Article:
• Genetics make a person susceptible or predisposed to developing lupus.
  • A second factor like hormones, a viral infection or exposure to sunlight (UVA/UVB light) unmasks lupus and starts the disease process.

But not everyone with a genetic predisposition will develop lupus. A person may have signs in their genetic code that a condition like lupus will appear but it never does.

Researchers continue to investigate the causes of lupus.


Diagnosis and Tests

How do healthcare providers diagnose lupus in children?

Healthcare providers diagnose lupus by:

  • Talking to your child (and you) about the signs and symptoms you’ve noticed.
  • Doing a thorough physical exam.
  • Doing blood and urine (pee) tests to look for markers of inflammation and signs of a possible autoimmune disease (like antinuclear antibodies).

Other factors that a healthcare provider might consider include:

  • A biological family history of lupus or other autoimmune diseases.
  • The age at which the signs and symptoms of lupus began.
  • How long the symptoms have been going on.

If your child has experienced any lupus symptoms, reach out to a pediatrician. Some symptoms, like a fever, can occur for lots of reasons, which are often temporary and harmless. But other symptoms like hair loss or a distinctive facial rash can be red flags that something more serious is going on. Your child’s provider will evaluate their symptoms to reach a diagnosis.

Management and Treatment

What is the treatment for pediatric lupus?

There’s a lot your child’s healthcare team can do to help your child feel better from day to day and avoid complications. But there’s currently no cure for lupus. Treatment will focus on:

  • Easing your child’s symptoms.
  • Preventing your child’s immune system from attacking vital organs.
  • Managing your child’s overall physical and psychological health.

A team of specialists will work together on a care plan that’s tailored to your child’s needs. These specialists can include:

Medications to treat lupus in children

Many different medications treat lupus in children and adults. Your child’s healthcare team will recommend the appropriate medications based on the severity of your child’s lupus (including the extent of organ damage) and their symptoms. Possibilities include:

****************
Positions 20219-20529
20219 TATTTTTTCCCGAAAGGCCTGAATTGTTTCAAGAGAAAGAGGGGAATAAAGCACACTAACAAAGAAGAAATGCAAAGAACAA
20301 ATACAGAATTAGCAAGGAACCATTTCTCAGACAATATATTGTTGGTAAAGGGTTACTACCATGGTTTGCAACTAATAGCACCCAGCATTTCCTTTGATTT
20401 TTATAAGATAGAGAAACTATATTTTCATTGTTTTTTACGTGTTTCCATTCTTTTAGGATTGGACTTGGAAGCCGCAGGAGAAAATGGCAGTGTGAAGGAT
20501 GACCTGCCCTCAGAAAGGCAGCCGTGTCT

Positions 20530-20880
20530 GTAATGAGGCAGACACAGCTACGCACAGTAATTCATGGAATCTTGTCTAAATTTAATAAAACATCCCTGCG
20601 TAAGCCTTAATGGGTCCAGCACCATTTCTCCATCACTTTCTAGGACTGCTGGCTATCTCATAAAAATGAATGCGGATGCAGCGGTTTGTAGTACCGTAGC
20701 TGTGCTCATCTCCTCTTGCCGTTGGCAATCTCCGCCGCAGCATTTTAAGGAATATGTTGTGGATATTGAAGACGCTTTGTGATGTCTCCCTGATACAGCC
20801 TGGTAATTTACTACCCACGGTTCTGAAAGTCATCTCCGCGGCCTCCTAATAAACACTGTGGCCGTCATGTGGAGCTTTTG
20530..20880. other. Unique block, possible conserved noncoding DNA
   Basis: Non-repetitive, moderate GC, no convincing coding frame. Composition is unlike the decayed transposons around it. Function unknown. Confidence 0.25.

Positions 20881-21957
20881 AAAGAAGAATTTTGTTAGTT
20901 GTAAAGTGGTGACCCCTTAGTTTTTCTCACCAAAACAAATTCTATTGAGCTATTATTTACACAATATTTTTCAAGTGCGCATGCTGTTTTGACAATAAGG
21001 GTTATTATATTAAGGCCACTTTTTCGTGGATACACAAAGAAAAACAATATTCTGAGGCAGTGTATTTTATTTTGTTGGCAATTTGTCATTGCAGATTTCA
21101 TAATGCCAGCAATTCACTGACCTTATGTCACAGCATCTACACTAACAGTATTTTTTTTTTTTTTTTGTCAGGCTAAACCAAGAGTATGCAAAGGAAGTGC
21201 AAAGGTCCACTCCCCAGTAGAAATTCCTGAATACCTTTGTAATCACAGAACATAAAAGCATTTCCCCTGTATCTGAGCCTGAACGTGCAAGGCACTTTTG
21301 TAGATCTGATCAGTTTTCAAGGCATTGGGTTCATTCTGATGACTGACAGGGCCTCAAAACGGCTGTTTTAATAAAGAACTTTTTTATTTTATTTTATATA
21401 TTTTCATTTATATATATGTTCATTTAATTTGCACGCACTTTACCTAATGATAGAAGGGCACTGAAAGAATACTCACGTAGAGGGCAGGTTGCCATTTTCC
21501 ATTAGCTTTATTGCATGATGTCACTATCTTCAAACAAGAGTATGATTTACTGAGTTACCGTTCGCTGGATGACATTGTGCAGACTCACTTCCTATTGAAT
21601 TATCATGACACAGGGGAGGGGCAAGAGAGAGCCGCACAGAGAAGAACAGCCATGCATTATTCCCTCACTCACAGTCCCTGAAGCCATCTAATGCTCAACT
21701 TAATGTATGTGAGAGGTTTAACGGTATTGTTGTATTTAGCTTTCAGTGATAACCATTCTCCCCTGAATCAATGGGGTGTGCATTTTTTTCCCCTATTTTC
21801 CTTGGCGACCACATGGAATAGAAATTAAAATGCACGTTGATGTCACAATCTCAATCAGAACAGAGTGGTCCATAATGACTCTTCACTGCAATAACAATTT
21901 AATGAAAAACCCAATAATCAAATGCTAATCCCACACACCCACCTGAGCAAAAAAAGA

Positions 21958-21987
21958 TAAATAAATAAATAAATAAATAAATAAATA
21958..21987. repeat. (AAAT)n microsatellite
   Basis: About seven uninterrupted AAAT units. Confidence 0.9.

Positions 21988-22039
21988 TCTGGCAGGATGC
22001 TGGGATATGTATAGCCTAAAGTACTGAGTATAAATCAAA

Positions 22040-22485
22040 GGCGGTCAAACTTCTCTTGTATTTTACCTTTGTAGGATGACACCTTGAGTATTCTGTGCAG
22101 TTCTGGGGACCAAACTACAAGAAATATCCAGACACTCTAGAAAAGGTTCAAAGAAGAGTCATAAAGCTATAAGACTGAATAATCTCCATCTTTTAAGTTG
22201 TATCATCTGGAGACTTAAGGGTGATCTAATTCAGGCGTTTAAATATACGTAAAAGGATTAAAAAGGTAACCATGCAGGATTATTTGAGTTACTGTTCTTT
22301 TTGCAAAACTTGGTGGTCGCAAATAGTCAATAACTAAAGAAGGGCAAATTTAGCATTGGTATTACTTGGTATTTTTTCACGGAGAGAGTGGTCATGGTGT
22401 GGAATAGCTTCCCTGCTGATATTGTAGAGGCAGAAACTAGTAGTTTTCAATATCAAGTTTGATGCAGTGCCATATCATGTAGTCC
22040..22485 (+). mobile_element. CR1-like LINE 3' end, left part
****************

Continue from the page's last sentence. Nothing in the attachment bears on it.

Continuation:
What happens after my child’s treatment?

The main goal of lupus treatment is to put the disease into remission (no disease activity) or reach a state of low disease activity (LDA). With remission or LDA, your child has no symptoms or their symptoms are less noticeable, and your child is less likely to have organ damage or need hospitalization.

Lupus can sometimes have flares, or a sudden worsening of symptoms. A flare happens when lupus becomes active again — this means autoantibodies start attacking body tissues.

You might not be able to predict a flare. But your child’s healthcare provider will help you identify possible triggers, and they’ll tell you how often you should come in for appointments. Your child may need follow-up blood tests on a regular basis to check for signs (biomarkers) of disease activity.

Side effects of treatment

Prednisone is one of the fastest-acting and most effective treatments for managing active inflammation in lupus. But long-term use can lead to side effects like:

These side effects can influence your child’s appearance, mental health, growth and development. Because of these factors, it’s important for your child to see their healthcare provider on a regular basis.

Hydroxychloroquine may, in very rare cases, cause permanent damage to the retina. All children taking this medication should have regular checkups with an eye care specialist.

Other medications — such as azathioprine, mycophenolate mofetil and cyclophosphamide — can lower your child’s white blood cell count or cause inflammation in their liver. Your child’s healthcare team will do routine blood tests to watch for these side effects.

Rituximab and belimumab reduce the activity of certain immune cells, called B-cells, which help defend your child’s body against invading germs. Although these drugs calm your child’s overactive immune system — and therefore help treat lupus — they may raise your child’s risk of infections. Your child’s care team will closely monitor these drugs and their effects.


Can lupus in children be prevented?

Because researchers don’t fully understand the causes of lupus, there’s no way to prevent the condition. But you can help your child manage the disease and avoid flare-ups by:

  • Making sure your child gets enough sleep.
  • Giving your child the medications that their provider prescribes.
  • Telling their provider right away about any new or changing symptoms.
  • Making sure your child wears protective clothing and sunscreen when they’re outside. This is because sunlight can trigger an immune response that leads to a lupus flare.